Foreign partner age restriction is 'too soft'
17 March 2004 , AMSTERDAM — The introduction of a minimum age on foreign marriages will only have a limited effect on the number of new immigrant arrivals in the Netherlands, two Amsterdam University researchers claimed on Wednesday.
17 March 2004
AMSTERDAM — The introduction of a minimum age on foreign marriages will only have a limited effect on the number of new immigrant arrivals in the Netherlands, two Amsterdam University researchers claimed on Wednesday.
Researchers Joop Hartog and Aslan Zorlu said only 10 percent of the foreign partners of Dutch nationals are younger than 21. They based their research on figures from 2001, news agency ANP reported.
Placing a minimum age on family unification migrants meant that there would only be 2,000 fewer migrants entering the Netherlands. About 700 of those would come from Turkey and 400 from Morocco.
The Cabinet resolved last month that in future, if Dutch nationals wish to bring a foreign partner into the country, both of them should be aged at least 21.
The proposal has been submitted to the Council of State — which advises the government on its legislation — and must still be approved by Parliament before coming into force.
The coalition Christian Democrat CDA, Liberal VVD and Democrat D66 cabinet also decided that the Dutch partners must earn at least 120 percent of the minimum income. The university researchers did not study the effects of that pre-condition.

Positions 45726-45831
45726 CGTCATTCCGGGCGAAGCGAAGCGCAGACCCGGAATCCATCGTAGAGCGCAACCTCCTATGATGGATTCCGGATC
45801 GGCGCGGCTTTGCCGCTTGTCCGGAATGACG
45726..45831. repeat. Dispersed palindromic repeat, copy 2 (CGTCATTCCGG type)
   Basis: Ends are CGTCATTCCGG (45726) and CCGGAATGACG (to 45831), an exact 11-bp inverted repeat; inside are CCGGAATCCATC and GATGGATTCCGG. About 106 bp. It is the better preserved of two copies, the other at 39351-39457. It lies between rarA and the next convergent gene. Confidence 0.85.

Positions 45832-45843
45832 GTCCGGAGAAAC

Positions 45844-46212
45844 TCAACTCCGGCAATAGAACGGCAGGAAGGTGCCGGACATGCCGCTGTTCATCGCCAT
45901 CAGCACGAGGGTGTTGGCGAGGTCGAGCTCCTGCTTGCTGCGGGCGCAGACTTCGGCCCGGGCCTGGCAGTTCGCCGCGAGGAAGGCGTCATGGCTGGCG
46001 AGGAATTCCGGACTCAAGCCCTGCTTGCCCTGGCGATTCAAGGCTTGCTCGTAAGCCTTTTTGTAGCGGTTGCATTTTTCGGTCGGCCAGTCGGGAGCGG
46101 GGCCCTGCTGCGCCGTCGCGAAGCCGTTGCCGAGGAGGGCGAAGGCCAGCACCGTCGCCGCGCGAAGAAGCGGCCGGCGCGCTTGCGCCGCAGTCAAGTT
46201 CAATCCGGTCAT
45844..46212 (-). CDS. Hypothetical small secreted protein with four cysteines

Meanwhile, the researchers said restrictive measures should be imposed on family migration because these people were often in a "weak social position".
They also said the situation would only worsen because family migration continues even at times when the Netherlands is experiencing an economic downturn. Migrants will thus encounter greater difficulties in times of economic stagnation.
The Dutch government is contemplating a vast array of immigration legislation to reduce the number of new arrivals and is also planning to force non-European Union foreign partners to complete integration courses in their country of origin prior to their arrival in the Netherlands.
Nationals from the US, Canada, Australia, New Zealand and Japan are exempted from such courses in their home country due to treaties of exclusion signed with Dutch authorities.
In principle, all non-EU new arrivals who wish to settle permanently in the Netherlands are required to do integration course after entering the country.
[Copyright Expatica News 2004]
Subject: Dutch news